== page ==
Waterfall Testing in 2024

In a Waterfall, water falls in a downward motion with no way of returning. Waterfall testing employs a similar concept, where tests occur in linear and sequential phases

Akin to a waterfall, each stage in the waterfall model flows into the next. So, the output of one phase is the input for the subsequent one. 

In this blog, we will see the core aspects of waterfall in testing and discuss its advantages, drawbacks, and ideal use cases. 

Understanding Waterfall Testing 

To understand Waterfall in regard to testing, we first must understand Waterfall Model of software development. 

Waterfall Model is a linear application development model with rigid phases. In Waterfall Model, phases occur in a sequence, and it doesn’t allow developers to return to previous steps. Hence, the model is compared to a waterfall  

While developing a system using the waterfall development methodology, we first divide the development process into distinct stages. 

A similar process takes place in this form of testing, where requirements are meticulously documented, followed by design, development, testing, and finally, deployment. Each of these processes happens in phases.  
Waterfall testing adheres to a linear structure, with testing commencing only after the development phase. 

If you know other testing methodologies, you might realize Waterfall is the opposite of Agile Testing.

 Waterfall Testing



Advantages of Waterfall Testing 

Waterfall is one of the oldest methodologies but is still in use in 2024. Here are its advantages: 

Adaptable to Project Complexity 

With waterfall, projects of varying complexities can be tested. The structured nature provides a clear roadmap for testing activities, regardless of the project’s scale. 

Combined Delivery 

With Waterfall, all features are developed and delivered together. This can be ideal for projects with a well-defined scope and clear requirements from the outset. 

Independent Workflows 

Testers and developers can operate independently in Waterfall model. Requirements are documented upfront, which allows QA engineers to get test plans ready without lengthy meetings and constant communication with the developers. 


The structured approach of Waterfall makes project management easier. Each stage has defined deliverables and review processes, facilitated progress tracking and ensured milestones are met.  

Team Transitions 

Due to its well-defined stages, we can adapt Waterfall when a team undergoes changes or different teams work on the project in shifts. The documented processes provide a clear handover point. 

Drawbacks of Waterfall Testing 

While waterfall methodology for testing is good enough, there are certain situations when using this methodology might not bear good results. 

Here are its few disadvantages: 

Documentation: Waterfall can be document heavy. The detailed requirement specifications are also crucial, and extensive test plans must be created upfront. All of this can be time-consuming and resource intensive.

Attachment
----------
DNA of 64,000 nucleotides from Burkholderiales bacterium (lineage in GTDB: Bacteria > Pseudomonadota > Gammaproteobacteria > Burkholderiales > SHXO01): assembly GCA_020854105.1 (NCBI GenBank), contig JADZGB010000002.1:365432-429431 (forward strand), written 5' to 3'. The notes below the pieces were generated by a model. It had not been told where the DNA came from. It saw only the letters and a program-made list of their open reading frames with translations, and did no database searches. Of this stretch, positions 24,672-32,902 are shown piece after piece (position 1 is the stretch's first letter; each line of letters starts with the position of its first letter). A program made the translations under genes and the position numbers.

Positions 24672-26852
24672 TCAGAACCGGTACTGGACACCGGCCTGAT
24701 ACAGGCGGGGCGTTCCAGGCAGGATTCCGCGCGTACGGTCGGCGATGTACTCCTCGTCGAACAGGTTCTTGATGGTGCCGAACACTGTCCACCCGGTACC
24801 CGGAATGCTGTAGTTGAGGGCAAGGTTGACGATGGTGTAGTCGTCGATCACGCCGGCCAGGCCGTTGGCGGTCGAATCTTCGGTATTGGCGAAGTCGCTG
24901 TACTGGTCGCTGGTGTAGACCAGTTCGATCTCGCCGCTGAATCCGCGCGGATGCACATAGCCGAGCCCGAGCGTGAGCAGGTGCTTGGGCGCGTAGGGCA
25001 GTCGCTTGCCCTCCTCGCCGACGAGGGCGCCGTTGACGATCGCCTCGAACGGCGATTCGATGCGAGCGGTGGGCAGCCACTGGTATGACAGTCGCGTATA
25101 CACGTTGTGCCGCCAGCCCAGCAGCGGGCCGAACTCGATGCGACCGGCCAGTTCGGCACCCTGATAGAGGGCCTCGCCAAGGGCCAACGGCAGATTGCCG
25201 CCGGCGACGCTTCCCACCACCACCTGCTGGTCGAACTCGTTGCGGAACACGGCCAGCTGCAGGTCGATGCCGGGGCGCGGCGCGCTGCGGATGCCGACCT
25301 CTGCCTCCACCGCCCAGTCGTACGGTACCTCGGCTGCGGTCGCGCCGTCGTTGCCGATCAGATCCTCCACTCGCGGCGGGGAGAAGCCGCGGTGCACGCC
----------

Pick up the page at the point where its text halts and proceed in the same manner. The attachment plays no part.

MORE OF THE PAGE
Limited Flexibility: The rigid structure of the Waterfall model can be a drawback in dynamic environments. If there are significant changes in the requirements change significantly mid-project, adapting the testing process can be cumbersome. 

Late-Stage Testing: In Waterfall, testing happens only after the entire development phase is complete. This can lead to discovering critical bugs late in the cycle, requiring rework and potentially delaying the project timeline. 

Unforeseen Requirements: Waterfall is less effective when client requirements are not clearly defined at the outsetChanges later in the process can disrupt the testing plan and lead to rework. 

When is Waterfall Testing Ideal? 

Waterfall is a strong testing methodology for projects with: 

Stable Requirements 

When project requirements are well-defined and unlikely to change significantly, Waterfall’s structured approach ensures a thorough testing process. 

Clear Deliverables 

If a project has clear deliverables and features, waterfall model makes sense with clearly defined deliverables and features, waterfall’s upfront planning and testing phases streamline the development lifecycle. 

Focus on Documentation 

If a project requires extensive documentation for compliance or regulatory purposes, Waterfall’s emphasis on detailed documentation can be advantageous.  

Small Projects 

If a project is relatively small, the Waterfall model is the perfect testing method you can use. 

Is Waterfall Testing Still Relevant?

Waterfall offers a structured and well-documented approach to software testing. It excels in projects with stable requirements, clear deliverables, and a need for robust documentation. 

However, its rigid structure and late-stage testing can be drawbacks in dynamic environments with evolving requirements. Even so, we can definitely say that Waterfall testing is going strong in 2024 and is still relevant.

Understanding the strengths and weaknesses of Waterfall allows you to make informed decisions about its suitability for your testing projects. 


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